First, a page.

This book is the first full-length biography of Edmund Berkeley, a computer pioneer and social activist who has been called "the conscience of the computer industry." Through his work with other early computer developers, he became aware of the potential dangers of these machines to society at large. He believed that computer developers had an obligation to address the complex social problems facing a Cold War world; the threat of suicidal nuclear war and the ethics of computer professionals using their expertise to build self-guided weapons systems.
This is an historical narrative of a man ultimately in favor of engineering peace, instead of war, and how his career was ultimately damaged by politicians determined to portray him as a Communist sympathizer. Berkeley's life work provides a lens to understand social and political issues surrounding the early development of electronic computers which ties directly to current debates about the use of autonomous intelligent systems.
This entertaining biography offers a humanistic approach to understanding technology and society via the successes and trials of Edmund Berkeley, a founding member of the Association of Computing Machinery (ACM). Telling Berkeley's story provides a more nuanced and dimensional picture of how the computers we use today came into being and why we ask the questions we do about our relationships with them. It explores ways in which Berkeley's life illuminates issues we still deal with regarding the social responsibilities of computer developers and human-computer relationships.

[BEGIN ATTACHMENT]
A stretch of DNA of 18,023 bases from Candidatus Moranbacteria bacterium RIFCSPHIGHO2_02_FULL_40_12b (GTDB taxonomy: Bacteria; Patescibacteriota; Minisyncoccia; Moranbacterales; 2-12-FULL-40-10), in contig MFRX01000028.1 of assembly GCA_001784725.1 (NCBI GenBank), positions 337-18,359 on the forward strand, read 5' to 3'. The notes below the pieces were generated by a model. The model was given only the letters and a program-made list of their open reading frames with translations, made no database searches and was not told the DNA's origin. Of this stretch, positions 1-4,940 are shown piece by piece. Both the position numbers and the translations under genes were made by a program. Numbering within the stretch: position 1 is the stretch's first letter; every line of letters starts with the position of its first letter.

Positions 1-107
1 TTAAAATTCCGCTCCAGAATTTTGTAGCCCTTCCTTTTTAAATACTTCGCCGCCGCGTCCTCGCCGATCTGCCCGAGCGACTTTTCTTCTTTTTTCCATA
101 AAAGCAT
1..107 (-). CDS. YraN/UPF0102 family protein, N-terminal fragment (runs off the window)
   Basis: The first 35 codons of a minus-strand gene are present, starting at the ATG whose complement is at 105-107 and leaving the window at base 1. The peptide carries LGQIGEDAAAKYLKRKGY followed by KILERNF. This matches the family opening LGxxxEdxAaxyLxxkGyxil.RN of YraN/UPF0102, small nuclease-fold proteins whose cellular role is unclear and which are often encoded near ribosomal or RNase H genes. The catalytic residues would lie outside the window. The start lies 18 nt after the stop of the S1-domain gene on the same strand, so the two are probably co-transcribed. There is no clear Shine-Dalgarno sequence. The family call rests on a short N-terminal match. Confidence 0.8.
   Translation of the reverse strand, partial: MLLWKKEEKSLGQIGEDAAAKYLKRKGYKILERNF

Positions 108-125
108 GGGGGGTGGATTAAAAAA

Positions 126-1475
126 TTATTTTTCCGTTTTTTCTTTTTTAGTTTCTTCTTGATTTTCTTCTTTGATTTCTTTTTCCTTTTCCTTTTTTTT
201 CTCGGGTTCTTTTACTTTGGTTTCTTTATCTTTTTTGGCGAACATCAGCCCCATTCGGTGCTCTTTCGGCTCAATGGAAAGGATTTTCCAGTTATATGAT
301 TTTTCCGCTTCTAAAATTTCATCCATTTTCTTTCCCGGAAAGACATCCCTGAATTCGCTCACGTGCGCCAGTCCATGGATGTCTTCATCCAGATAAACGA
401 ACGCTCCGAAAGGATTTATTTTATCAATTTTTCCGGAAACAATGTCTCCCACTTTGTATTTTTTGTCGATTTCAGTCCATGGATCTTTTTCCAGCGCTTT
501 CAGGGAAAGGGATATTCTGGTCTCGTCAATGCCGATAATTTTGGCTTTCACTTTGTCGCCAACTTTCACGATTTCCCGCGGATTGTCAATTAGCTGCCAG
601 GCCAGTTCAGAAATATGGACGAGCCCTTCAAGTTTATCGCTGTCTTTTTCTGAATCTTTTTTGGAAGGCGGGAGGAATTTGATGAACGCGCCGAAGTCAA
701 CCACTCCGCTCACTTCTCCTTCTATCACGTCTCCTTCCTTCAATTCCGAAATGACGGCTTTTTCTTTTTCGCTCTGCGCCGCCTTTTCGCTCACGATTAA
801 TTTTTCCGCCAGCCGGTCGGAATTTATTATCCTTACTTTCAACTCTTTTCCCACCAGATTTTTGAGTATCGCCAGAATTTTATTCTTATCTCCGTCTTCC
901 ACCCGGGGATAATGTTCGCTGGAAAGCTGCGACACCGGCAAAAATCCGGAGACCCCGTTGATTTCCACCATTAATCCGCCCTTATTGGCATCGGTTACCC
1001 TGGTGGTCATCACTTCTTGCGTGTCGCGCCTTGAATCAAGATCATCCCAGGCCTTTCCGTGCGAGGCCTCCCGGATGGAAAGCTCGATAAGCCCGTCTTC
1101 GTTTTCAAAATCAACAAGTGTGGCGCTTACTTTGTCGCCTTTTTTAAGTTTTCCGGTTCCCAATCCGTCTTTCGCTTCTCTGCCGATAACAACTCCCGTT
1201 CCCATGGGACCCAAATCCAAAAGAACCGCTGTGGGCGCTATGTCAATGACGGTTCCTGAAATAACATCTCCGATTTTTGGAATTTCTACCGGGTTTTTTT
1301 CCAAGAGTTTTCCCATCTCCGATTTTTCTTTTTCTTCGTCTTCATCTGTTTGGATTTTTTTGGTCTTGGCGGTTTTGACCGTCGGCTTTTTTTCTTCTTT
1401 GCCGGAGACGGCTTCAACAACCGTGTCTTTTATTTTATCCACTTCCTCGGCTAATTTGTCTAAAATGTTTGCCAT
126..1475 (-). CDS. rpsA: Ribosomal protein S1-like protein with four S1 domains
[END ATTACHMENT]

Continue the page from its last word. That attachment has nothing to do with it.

Table of Contents
Introduction: A Struggle of Ideas
Modern Methods of Thinking, 1927-1941
Navy Assignment at the Harvard Computational Lab, 1944-1946
Establishing Open Communication Channels for Technology Development, 1945-1948
Robots and Giant Brains, 1942-1961
National Security Investigations, 1948-1955
Engineering Peace, 1948-1970
A Denunciation of Killing Devices, 1952-1972
The Remaking of Man, 1973-1987
About the Author(s)Bernadette Longo
, New Jersey Institute of Technology
Bernadette Longo is an Associate Dean in the College of Science and Liberal Arts and an Associate Professor in the Department of Humanities at New Jersey Institute of Technology. Before joining the NJIT faculty in 2012, Dr. Longo taught for 11 years at the University of Minnesota. She earned her Ph.D. in Communication and Rhetoric from Rensselaer Polytechnic Institute in 1996. Dr. Longo uses a cultural studies approach to investigate communication practices situated within particular contexts and mediated by technological devices. This cultural studies approach was exemplified in her first book Spurious Coin: A History of Science, Management, and Technical Writing. Her efforts were recognized in two 2006 co-edited collections, one of which won the National Council of Teachers of English Award for Best Edited Collection in Scientific and Technical Communication (Critical Power Tools: Technical Communication and Cultural Studies). Dr. Longo received a History Committee Fellowship from the Association for Computing Machinery in 2012 and is the 2014 recipient of the Emily Schlesinger Award in recognition of her service to the IEEE Professional Communication Society.